temperature deviates from normal, information is sent from the hypothalamus to the skin. Three structures
within the skin assist in temperature regulation: the blood vessels, sweat glands, and the arrector pili muscles.
Dilating blood vessels send more blood to the skin. This activity transfers heat from the deeper tissue to the
surface of the body. The person appears flushed and sweat glands become more active. As the sweat is
evaporated from the surface of the body, heat is lost. The reverse occurs when in extreme cold temperature.
Blood vessels constrict, reducing blood flow to the skin. This response traps the blood and heat in the deeper
tissues, preventing heat loss. The sweat glands become less active, also preventing heat loss. The arrector pili
muscles contract, causing shivering and an increase in the production of heat. These activities raise body
temperature to more normal levels.

Emotions Sweating is a normal occurrence when we experience strong emotions or stress, regardless of
temperature. This type of sweating is often referred to as ‘cold sweats’. Emotions such as fear, anxiety or stress
trigger the release of the hormone adrenaline and it is this rush of adrenaline which sets off a cascade of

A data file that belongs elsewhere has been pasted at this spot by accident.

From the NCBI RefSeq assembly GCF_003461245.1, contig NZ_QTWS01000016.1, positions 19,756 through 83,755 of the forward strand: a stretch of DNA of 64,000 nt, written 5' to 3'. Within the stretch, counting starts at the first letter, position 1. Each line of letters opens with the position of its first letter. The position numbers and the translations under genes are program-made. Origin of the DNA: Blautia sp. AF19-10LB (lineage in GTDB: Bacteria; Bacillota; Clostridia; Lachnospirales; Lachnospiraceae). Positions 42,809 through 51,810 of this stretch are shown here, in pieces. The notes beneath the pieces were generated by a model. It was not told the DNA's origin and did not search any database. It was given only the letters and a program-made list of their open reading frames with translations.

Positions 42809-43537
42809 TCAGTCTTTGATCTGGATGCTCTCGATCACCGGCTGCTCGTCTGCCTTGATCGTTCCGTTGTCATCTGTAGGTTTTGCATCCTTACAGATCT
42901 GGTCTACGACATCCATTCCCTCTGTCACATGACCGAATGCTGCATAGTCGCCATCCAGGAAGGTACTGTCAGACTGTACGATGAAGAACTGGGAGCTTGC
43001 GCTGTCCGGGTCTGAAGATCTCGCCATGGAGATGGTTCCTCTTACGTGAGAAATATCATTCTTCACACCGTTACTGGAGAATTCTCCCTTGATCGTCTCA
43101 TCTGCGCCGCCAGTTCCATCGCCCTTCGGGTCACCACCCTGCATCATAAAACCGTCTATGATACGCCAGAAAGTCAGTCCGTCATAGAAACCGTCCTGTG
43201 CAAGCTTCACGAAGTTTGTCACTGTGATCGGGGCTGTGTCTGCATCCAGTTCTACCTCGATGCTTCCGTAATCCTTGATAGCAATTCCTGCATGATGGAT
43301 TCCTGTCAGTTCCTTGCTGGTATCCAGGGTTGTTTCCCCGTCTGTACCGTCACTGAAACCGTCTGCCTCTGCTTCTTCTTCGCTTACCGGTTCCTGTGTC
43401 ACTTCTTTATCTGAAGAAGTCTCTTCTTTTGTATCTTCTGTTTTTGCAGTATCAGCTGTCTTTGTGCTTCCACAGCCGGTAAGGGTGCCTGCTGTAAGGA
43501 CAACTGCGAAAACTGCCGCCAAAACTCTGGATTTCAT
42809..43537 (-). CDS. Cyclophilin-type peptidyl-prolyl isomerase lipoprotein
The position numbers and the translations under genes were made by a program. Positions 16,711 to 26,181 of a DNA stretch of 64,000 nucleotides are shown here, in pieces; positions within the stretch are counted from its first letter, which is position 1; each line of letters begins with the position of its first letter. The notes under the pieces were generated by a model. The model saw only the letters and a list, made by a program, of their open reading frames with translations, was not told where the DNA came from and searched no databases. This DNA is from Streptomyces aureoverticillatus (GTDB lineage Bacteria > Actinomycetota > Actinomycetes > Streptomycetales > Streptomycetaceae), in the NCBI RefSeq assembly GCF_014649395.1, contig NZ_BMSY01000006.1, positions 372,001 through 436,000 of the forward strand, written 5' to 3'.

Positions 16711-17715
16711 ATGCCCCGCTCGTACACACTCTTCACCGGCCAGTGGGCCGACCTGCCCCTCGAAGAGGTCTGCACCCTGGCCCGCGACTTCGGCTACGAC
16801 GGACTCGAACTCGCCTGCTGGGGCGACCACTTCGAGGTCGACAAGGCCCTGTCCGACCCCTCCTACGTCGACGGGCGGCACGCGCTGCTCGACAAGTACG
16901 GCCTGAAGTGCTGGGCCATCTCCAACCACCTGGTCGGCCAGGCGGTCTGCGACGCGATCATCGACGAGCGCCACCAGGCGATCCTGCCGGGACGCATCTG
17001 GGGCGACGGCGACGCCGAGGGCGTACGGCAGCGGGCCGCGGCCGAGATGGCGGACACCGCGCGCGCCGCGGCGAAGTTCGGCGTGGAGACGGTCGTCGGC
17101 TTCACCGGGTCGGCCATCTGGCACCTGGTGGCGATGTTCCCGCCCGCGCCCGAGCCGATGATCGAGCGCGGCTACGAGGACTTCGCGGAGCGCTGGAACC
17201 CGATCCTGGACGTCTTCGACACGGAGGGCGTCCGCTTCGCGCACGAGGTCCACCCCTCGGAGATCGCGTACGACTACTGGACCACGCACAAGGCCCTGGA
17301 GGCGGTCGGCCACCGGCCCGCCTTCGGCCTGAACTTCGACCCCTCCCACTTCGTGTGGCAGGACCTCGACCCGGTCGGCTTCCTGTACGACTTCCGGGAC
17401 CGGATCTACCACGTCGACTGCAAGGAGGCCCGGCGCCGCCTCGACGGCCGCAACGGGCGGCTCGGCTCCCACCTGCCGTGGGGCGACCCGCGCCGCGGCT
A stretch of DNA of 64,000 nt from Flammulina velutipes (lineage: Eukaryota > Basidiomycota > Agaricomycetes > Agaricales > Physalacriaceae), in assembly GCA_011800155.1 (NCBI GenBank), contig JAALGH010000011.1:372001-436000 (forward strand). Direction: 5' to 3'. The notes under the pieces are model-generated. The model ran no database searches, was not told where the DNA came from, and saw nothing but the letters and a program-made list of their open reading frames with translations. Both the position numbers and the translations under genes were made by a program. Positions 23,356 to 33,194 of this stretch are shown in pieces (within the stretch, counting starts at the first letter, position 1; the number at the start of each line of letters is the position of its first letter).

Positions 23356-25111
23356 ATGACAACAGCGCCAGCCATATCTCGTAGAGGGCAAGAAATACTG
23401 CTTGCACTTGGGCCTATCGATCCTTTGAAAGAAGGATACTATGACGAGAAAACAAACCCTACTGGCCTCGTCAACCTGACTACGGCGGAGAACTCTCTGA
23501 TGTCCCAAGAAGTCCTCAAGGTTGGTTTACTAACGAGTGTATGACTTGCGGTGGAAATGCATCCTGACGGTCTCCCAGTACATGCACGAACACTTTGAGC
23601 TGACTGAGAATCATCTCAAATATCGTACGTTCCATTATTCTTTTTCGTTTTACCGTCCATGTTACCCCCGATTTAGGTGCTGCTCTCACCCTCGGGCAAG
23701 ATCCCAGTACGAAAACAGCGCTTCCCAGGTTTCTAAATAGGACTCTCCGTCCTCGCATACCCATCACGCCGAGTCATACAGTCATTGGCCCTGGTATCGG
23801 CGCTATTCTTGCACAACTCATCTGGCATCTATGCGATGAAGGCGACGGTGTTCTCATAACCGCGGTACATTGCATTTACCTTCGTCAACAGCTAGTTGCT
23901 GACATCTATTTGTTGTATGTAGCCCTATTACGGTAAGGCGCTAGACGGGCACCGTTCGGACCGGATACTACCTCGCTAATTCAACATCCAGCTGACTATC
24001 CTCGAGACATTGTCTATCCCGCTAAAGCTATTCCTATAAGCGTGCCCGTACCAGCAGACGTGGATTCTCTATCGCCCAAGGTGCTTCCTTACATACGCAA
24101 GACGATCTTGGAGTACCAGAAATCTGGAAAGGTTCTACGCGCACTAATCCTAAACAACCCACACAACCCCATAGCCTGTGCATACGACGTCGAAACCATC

events in the body, one of which is sweating

Hormonal changes Puberty marks the onset of normal sweating from the apocrine glands, but other hormonal
changes, such menopause can also cause episodes of sweating. Hormonal changes during menopause lead to
a change in the body’s temperature, setting off symptoms such as hot flushes (hot flashes), night sweats and
heat intolerance. Sweating during the menopause can be so severe that it can drench clothes and bed sheets
during night time. These menopausal symptoms of sweating can greatly impact a woman’s quality of life.

Food (gustatory sweating) Eating can cause sweat secretion as the body’s temperature increases due to a rise
in the body’s metabolism. Some people find that hot and spicy food can cause an episode of sweating,
especially on the face, scalp and neck. This happens because the substance capsaicin, which is found in spicy